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Voting Info

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During the week of  January 16, 2006, several vendors of electronic voting systems/equipment provided information to an audience of Fayette County judges of election, poll workers, and public citizens.  The following gives an overview of those vendors which demonstrated equipment.  All vendors were asked about capability to add-on a Voter Verified Paper Audit Trail should the Pennsylvania legislators heed the public demand for such.  All responded they have the capability to easily insert the feature to a compartment of the existing unit which will produce a "paper" record for the voter to review.  Diebold showed a pictorial representation of the unit in its supplemental brochure.  The paper record would remain behind a clear screen, and can be easily compared to the screen view, and would not be handled by the voter, or others.

For resources and links to a discussion of these voting systems, and related material, see Vote Fix...


Hart Intercivic demonstrated its e-Slate system which it touts as employing a user-friendly dial rather than a touch-screen to let a voter scroll through the ballot.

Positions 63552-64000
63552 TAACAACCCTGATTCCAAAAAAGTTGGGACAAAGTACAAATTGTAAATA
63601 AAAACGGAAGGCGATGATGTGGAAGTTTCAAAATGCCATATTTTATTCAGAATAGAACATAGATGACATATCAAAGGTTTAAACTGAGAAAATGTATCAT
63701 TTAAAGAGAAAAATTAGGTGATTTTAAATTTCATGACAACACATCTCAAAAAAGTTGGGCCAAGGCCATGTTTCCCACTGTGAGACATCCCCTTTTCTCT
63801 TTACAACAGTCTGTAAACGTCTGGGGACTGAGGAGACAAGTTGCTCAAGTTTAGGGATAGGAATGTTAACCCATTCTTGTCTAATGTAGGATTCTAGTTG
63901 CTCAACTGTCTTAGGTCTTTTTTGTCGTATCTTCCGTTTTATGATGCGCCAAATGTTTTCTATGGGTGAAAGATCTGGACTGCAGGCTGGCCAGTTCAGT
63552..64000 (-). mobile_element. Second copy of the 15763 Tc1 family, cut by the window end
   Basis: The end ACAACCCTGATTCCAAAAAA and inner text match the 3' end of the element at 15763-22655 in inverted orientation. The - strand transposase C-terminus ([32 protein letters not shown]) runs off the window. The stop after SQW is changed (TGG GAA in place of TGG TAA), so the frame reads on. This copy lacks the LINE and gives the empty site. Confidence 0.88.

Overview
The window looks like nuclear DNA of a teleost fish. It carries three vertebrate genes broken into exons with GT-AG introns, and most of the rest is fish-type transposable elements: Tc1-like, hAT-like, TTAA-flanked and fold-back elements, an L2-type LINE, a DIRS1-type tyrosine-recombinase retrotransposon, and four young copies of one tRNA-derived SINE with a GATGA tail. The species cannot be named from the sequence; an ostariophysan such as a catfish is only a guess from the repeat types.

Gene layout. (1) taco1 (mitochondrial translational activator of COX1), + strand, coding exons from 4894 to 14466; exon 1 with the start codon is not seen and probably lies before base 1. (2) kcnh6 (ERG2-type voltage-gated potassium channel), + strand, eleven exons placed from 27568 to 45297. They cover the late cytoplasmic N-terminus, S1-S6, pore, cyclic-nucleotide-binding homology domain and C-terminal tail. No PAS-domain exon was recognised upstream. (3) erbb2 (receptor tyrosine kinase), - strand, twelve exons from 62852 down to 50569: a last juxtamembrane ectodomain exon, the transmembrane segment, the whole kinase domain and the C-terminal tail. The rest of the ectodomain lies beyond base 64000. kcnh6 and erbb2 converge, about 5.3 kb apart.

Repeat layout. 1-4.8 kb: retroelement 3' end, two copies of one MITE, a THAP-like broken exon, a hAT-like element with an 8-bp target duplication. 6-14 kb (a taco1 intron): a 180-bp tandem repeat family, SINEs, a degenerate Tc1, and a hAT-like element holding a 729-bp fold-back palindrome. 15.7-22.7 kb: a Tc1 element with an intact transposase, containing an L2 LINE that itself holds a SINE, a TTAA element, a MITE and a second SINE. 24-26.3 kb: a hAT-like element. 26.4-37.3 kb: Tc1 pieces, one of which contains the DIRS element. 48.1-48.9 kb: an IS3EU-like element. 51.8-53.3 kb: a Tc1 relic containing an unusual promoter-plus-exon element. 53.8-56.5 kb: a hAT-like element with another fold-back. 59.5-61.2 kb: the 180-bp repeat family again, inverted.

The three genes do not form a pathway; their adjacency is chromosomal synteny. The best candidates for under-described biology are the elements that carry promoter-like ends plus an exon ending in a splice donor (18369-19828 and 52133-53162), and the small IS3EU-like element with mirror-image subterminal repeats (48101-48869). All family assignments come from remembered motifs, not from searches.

All Units Demonstrated
Security features were addressed as well as battery backup in case of power failure. 
Voter Verifiable Paper Audit Trail available.
All noted design includes digital (memory) image storage of screen ballot.


Advanced Voting Solutions demonstrated its WIN-Vote voting system which is touch screen direct recording electronic. It was touted as using a wireless LAN system


Diebold demonstrated its Accuvote system touted as a touch screen system which uses flash-memory chip technology, not hard-drive, or wire-less, units are daisy-chained, not networked, for security in precinct.  Totals at the end of the day are merged onto one card.


ES&S demonstrated its iVotronic voting system, a touch-screen direct recording electronic touted as not having a hard-drive system employed. It utilizes three independent but redundant memory paths to ensure that no votes will ever be lost or altered. ES&S also demonstrated its voter-activated Model 100 paper ballot counter and vote tabulator.


Unilect demonstrated its Patriot voting system which it touts as employing a floating touch-screen and metal/aluminum casing. It employs a precinct-based "central processing unit" with a removeable, but also precinct-secure memory cartridge and a built-in Sheck and Balance system explained as a design that protects against any interference to its integrity.

see votefix